The lengthy investigation by the NCAA of the University of North Carolina Athletic program has finally come to a close. Actually, the investigation has been over for quite some time. All that was left was the punishment phase. The investigation has been both a black cloud and an embarrassment for the university as a whole.
It has been in and out of the news for so long now you may have forgotten what it was all about. The investigation centered on a series of no-show and no-work academic classes that operated for 18 years and were taken by numerous athletes, particularly men’s basketball players. The Tar Heels’ 2005 and 2009 national titles were thought to be at risk.
All the evidence was there along with school officials acknowledging the allegations were true. However, the NCAA once again showed how toothless, and selective, it was with its ruling on the academic fraud case.
Carolina was found not guilty, going without penalty after the Tar Heels came up with a defense that their fraud was not technically against NCAA rules because no one ever imagined any school would ever dare employ it.
The defense utilized will long be seen as legendary. The school acknowledged that the classes that were taken were essentially bankrupt of any kind of teaching, learning or supervision, but that they were okay with them and having them were within their rights as a university.
But if you are not teaching, are you really a university? In other words, to defend the basketball team and keep their national titles, UNC had to claim it was not really a university. How can you claim to be when you do not have to do college work to get college credit?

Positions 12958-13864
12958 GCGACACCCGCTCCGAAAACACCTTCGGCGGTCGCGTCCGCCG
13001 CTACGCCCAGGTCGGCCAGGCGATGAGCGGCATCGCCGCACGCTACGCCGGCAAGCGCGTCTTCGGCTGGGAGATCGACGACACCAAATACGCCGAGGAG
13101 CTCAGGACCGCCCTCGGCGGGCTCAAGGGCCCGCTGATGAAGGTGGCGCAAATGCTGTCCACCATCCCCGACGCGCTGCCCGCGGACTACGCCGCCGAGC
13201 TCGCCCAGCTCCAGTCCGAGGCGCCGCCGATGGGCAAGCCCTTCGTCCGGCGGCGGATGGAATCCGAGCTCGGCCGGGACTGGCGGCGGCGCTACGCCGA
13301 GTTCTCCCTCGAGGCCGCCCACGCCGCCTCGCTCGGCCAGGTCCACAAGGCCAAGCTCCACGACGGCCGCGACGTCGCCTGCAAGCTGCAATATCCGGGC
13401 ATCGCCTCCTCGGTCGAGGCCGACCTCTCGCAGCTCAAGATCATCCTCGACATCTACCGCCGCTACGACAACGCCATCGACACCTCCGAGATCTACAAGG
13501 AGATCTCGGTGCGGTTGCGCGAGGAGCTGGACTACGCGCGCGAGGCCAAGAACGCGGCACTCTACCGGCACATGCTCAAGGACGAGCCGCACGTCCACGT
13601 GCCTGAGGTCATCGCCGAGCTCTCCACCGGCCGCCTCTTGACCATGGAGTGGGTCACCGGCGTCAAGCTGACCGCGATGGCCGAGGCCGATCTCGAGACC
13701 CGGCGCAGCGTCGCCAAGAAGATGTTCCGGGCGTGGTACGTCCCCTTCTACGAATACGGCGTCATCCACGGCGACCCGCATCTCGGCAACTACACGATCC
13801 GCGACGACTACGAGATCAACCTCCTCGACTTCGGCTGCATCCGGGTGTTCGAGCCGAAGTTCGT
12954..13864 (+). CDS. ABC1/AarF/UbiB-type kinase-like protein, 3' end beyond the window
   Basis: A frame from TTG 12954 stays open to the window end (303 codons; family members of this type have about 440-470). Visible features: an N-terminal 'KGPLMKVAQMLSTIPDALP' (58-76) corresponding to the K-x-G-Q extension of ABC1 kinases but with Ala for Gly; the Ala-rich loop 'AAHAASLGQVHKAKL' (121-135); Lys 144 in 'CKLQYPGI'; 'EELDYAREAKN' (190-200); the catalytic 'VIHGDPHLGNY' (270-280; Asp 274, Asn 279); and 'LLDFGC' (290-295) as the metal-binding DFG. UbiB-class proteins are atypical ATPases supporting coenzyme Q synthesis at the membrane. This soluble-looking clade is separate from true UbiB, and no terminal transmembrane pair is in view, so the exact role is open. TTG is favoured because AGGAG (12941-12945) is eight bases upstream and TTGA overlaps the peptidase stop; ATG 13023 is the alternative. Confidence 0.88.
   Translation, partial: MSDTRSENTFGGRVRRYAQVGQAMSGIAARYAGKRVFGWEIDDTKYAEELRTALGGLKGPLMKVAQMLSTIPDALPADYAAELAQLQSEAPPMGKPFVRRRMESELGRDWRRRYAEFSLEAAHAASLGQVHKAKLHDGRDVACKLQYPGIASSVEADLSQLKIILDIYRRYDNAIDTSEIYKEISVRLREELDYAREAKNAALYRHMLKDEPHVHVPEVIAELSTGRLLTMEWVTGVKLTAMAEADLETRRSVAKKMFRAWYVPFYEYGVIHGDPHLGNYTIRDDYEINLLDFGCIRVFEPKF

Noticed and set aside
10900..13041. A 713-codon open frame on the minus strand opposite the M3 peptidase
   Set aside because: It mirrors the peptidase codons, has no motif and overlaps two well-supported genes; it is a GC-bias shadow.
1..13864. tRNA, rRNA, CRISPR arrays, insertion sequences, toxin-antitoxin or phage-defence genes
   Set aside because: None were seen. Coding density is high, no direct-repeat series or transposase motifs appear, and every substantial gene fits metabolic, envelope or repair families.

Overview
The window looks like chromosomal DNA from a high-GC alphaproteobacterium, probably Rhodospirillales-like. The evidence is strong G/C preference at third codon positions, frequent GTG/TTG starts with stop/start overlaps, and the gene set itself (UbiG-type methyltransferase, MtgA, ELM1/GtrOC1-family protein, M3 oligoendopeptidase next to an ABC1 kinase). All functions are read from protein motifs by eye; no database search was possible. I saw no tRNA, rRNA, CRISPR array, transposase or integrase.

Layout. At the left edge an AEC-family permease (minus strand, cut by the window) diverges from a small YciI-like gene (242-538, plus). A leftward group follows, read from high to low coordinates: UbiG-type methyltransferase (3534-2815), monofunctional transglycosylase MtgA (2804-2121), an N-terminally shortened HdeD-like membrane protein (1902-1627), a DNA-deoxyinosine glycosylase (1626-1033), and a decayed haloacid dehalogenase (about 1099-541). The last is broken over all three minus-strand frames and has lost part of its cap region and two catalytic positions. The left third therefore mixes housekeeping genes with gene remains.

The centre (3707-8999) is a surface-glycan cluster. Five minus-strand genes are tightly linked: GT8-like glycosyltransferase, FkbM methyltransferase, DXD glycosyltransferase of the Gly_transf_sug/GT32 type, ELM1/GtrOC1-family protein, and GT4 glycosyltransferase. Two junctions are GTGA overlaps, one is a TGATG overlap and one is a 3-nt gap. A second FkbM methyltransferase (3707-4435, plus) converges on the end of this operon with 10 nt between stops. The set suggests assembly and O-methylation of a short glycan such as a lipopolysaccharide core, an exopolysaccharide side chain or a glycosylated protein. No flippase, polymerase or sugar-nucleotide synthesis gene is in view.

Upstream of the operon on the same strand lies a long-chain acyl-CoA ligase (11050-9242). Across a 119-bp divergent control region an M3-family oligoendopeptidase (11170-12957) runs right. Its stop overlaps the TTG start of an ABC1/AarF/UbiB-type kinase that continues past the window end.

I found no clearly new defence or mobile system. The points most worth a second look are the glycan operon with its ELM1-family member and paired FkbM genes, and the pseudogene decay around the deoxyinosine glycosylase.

Here are some of the findings:
“With respect to paper courses, there is little dispute,” the NCAA report on the case states. “The classes did not meet. They rarely, if at all, directly involved a faculty member. They required the submission of a paper, occasionally two shorter papers. The papers were often graded by the secretary, who admitted she did not read every word and occasionally did not read every page. The papers consistently received high grades. At the hearing, UNC stood by its paper courses. UNC indicated that the work was assigned, completed, turned in and graded under the professor’s guidelines. UNC also asserted that the grades are recorded on the students’ transcripts and continue to count.”
Personally, I do not think I am going way out on a limb thinking that this is not a college class. Even your most avid Tar Heels’ fan has to shake their head in wonderment. Especially those who got their degree in Chapel Hill.
The defense, while it worked, basically shows how the university sold its soul. Carolina not only isn’t ashamed of academic fraud, it’s basically celebrating it.
By doing so, and since regular students also took the class, they didn’t violate NCAA rules. Sure, they took a hit to their academic credibility, but those championship banners get to stay. Sadly, that is likely more important to alums anyway.
Even so, I have to wonder if other schools like say, Miami or Southern Cal, would have gotten away with this?